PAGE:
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South Carolina Water Resources Credit

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South Carolina Water Resources Credit

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The General Assembly finds that South Carolina is blessed with abundant rain fall and other water resources which when managed through the construction of impoundments and water control structures abate erosion and sedimentation, conserve water for use during times of drought and add to the income of our citizens by increasing agricultural and aquicultural productivity. An income tax credit is allowed to encourage the private sector of our economy to invest in the construction of water storage and control structures for soil and water conservation, wildlife management, agriculture and aquiculture purposes.

  1. This tax credit does NOT apply to any pond, lake, or other water impoundment or water control structure located in or adjacent to and filled primarily by coastal waters of the State.
  2. To qualify for this credit the taxpayer must obtain and attach a construction permit issued by the SC Department of Health and Environmental Control (SC DHEC) or proof of exemption from permit requirements issued by SC DHEC, the Natural Resources Conservation Service, or a local Soil and Water Conservation District.
  3. An income tax credit is allowed for twenty-five percent of all allowable expenditures, to a maximum of two thousand five hundred dollars made in each tax year, for the construction and installation or restoration of ponds, lakes and other water impoundments, and water control structures designed for the purposes of water storage for irrigation, water supply, sediment control, erosion control or aquaculture and wildlife management. If the credit exceeds the tax liability, the excess may be carried forward for credit against income taxes in the next five succeeding taxable years.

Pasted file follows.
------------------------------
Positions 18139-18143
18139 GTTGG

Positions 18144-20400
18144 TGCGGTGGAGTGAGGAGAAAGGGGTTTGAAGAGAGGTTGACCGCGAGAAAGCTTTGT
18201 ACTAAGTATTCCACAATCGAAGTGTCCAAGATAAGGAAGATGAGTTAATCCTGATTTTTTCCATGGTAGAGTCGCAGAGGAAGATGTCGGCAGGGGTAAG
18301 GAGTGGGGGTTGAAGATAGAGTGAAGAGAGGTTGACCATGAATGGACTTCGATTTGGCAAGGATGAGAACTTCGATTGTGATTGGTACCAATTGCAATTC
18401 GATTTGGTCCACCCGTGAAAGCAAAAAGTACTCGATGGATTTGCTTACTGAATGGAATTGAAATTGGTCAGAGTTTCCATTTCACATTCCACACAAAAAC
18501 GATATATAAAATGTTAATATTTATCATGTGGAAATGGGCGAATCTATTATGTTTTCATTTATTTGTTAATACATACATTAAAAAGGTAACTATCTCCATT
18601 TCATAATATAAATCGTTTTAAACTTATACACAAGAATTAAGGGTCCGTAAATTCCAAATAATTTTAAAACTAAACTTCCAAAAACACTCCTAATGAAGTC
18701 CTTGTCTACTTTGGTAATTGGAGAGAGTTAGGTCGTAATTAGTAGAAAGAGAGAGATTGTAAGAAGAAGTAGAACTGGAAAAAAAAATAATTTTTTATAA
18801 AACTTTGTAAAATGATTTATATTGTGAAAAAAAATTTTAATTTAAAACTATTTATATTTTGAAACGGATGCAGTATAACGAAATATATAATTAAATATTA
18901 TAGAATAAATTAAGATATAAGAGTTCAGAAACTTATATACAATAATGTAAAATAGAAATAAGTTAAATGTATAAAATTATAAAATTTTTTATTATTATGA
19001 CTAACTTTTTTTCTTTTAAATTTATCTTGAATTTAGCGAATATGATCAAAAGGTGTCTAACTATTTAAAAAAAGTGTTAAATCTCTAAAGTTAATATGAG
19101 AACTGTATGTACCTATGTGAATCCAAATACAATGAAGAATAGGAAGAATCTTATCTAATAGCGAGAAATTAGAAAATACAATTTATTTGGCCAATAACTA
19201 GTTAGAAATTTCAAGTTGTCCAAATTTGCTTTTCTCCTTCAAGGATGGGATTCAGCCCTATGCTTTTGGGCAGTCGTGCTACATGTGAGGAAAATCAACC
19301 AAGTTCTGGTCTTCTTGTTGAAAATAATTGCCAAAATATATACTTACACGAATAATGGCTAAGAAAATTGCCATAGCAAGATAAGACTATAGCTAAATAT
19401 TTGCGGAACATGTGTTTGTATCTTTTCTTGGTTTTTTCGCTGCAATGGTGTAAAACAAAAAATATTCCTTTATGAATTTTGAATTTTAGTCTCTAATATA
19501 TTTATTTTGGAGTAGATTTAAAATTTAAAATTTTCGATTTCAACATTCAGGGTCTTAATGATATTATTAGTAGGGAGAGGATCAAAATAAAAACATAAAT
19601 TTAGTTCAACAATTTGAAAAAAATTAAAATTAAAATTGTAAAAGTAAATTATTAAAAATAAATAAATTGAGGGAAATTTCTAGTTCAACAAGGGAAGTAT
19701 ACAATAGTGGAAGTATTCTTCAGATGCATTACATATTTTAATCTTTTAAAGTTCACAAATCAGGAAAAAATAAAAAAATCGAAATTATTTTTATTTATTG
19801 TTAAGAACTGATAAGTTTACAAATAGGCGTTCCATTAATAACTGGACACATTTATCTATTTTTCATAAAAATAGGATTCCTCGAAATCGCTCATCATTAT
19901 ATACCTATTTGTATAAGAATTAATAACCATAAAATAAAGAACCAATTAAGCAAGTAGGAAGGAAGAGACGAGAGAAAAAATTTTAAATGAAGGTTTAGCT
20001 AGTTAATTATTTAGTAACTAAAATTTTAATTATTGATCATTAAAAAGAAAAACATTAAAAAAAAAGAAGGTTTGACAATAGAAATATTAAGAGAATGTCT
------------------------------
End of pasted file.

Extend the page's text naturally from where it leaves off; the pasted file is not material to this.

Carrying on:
4. "Restoration" of ponds, lakes and other water impoundments, and water control structures includes all materials and services for:
    1. Changing the height of a dam.
    2. Increasing the spillway capacity of a dam.
    3. Removing sediment from an impoundment.
    4. Adjusting the water depth to improve an impoundment for aquiculture or wildlife management.
    5. In the case of pass-through entities such as partnerships and S corporations, the credit is determined at the entity level and is limited to two thousand five hundred dollars.
    6. Installing a filter or drainage system to control seepage through a dam.
    7. Costs related to work requiring excavation into the embankment fill or foundation of a dam (e.g. replacing deteriorated pipe).
    8. Costs related to work requiring removal or replacement of major structural components of a dam (e.g. replacing deteriorated concrete, gates etc).
    9. Any other work to improve the capacity, service or safety of a water impoundment or water control structure (some exceptions apply).

Restoration DOES NOT Include:

  1. Routine care (e.g. cutting grass).
  2. Reseeding eroded embankment and shore areas.
  3. Removing bush and small trees (up to 4 inches in diameter) from a dam.
  4. Replacing stop logs or flash boards with identical components.
  5. Sealing cracks in spillway slabs.
  6. Replacing trash guards.
  7. Replacing or repairing any component of a water supply or irrigation system when the work is done on a component that is not part of the dam, water impoundment, or their appurtenant works.
  8. Any other work that does not improve the capacity, service, or safety of a water impoundment or water control structure.

E. Removing trees greater than 4 inches in diameter from a dam, including removing stumps and replacing with impervious material.
Installing a filter or drainage system to control seepage through a dam.


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Views: 1165 Created on: Jun 15, 2013
Date updated: Aug 07, 2015

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